Herbert Hoover, President when the Great Depression broke out in 1929, developed much of his political philosophy of voluntarism and private charity, however unpopular it eventually became, during the WWI years. When the war broke out in 1914, Hoover, living in London at the time, organized a group of U.S. businessmen into a Committee of American Residents in London for Assistance of American Travelers to help stranded Americans get home after their letters of credit couldn’t get cashed. 100,000 were attempting to leave after Germany invaded Belgium. The committee helped these people until money could be advanced to pay for tickets. This experience made Hoover believe that private charity and voluntarism could be the answer to crisis situations. After this, as Hoover was about to return to the U.S., he was asked by the U.S. Embassy to help with the situation in Belgium. To help the starving Belgians, Hoover became the Chairman of the Commission for Relief in Belgium. Hoover, always one to want complete control, crossed international boundaries and spent outrageous sums to provide the needed supplies. He was able to recruit 350 volunteers to help staff the commission. Even though Hoover liked to think that voluntarism again came through in this crisis, 4 out of every 5 dollars actually came from government treasuries. $12 million was required a month to feed the Belgians and $10 million of this was provided by the French and British governments. When America started contributing, only 4.5% of U.S. contributions were from charitable funds. Still, Hoover’s direction of this commission helped save the lives of millions of people.
Hoover’s next WWI undertaking was exactly what he’d been waiting for: an important position in Washington. Again, wanting to be completely in charge, Hoover wanted full control of every phase of food production in the U.S. Wilson came through by asking Congress to create a food administration. Before the administration was even approved, Hoover went to work recruiting 500,000 people to go door to door asking housewives to be part of the food administration. Once again bringing his ideas of voluntarism and private will to help, he expected self-sacrifice from the American people. Food will win the war, Hoover claimed, and he was prepared to exercise his authority to save as much food as possible. Meatless Mondays (and Tuesdays), Wheatless Wednesdays, and Porkless Saturdays encouraged Americans to save. Propaganda posters with a variety of food oriented slogans pushing for the average Americans to be the saviors of America by simply rationing their basic supplies. Homeowners were asked to sign pledge cards proving that they were doing what they could to ration food. School children were urged to be patriotic to the core when eating apples and were asked to not leave a scrap of food on their plates. They even sang songs such as the “Patriotic Potato.” Victory gardens were planted in people’s backyards. Phrases like “Do Not Help the Hun at Mealtime” and “Wheatless Wednesdays in America make sleepless nights in Germany” filled propaganda posters. The term “hooverize” became synonymous with saving and grew to be a household term. Hoover was good to his word about voluntarism and refused to collect a salary. In fact, the only people who received wages in the administration were the clerks. Because of the voluntary efforts made by the American people and the government requirements that were set, American food production went on the rise and as Hoover wished, helped America win the war.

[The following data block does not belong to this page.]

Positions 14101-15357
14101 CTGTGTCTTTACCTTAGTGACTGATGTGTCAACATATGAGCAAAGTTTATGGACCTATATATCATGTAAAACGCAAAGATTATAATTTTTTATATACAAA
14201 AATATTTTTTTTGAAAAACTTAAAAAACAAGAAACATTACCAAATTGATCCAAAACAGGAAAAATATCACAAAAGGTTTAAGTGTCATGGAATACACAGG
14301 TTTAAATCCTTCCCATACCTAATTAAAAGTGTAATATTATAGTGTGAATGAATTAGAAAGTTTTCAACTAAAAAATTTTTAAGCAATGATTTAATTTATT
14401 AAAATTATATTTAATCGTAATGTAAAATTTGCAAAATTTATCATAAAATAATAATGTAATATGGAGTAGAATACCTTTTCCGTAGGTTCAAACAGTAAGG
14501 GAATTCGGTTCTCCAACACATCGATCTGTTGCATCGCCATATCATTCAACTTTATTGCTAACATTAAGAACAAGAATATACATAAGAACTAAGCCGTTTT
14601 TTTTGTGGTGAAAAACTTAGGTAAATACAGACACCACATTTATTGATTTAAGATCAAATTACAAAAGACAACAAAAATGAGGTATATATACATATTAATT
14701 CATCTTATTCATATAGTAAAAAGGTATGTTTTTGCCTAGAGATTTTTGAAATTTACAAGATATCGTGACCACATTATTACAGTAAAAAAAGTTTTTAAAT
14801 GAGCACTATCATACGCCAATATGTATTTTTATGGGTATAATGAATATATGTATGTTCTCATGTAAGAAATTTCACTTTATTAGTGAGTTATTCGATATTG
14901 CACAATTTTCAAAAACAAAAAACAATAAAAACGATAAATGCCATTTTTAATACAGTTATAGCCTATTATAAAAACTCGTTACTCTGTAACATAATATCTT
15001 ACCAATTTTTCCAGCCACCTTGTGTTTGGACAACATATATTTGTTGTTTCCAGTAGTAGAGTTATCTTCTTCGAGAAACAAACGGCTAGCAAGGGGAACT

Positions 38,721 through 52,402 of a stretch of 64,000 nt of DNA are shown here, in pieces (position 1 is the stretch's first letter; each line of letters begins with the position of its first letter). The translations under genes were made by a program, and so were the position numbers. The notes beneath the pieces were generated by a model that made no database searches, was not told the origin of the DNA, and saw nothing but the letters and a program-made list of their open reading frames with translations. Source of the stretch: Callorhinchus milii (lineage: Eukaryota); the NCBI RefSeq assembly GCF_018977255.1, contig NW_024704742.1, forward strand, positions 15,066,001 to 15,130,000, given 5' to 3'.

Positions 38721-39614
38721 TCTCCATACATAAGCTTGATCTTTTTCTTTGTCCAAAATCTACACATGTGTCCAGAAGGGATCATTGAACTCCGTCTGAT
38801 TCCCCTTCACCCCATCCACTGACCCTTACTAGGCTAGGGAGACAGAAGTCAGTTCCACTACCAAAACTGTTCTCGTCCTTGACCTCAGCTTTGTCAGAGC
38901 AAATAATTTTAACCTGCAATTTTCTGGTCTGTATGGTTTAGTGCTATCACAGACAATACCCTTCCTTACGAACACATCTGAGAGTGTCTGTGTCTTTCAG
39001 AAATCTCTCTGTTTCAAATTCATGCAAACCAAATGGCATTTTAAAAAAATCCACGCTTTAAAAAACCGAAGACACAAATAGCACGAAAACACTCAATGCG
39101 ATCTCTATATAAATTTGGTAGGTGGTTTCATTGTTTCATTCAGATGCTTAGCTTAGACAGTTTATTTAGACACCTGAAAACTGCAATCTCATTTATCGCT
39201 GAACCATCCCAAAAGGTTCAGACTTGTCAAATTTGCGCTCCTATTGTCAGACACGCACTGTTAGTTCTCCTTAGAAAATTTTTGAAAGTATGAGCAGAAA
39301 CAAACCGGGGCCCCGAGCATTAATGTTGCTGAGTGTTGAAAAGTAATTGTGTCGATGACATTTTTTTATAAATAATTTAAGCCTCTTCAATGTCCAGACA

How do individuals impact global events?
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Describe the individual in the photograph and explain his contribution to the war.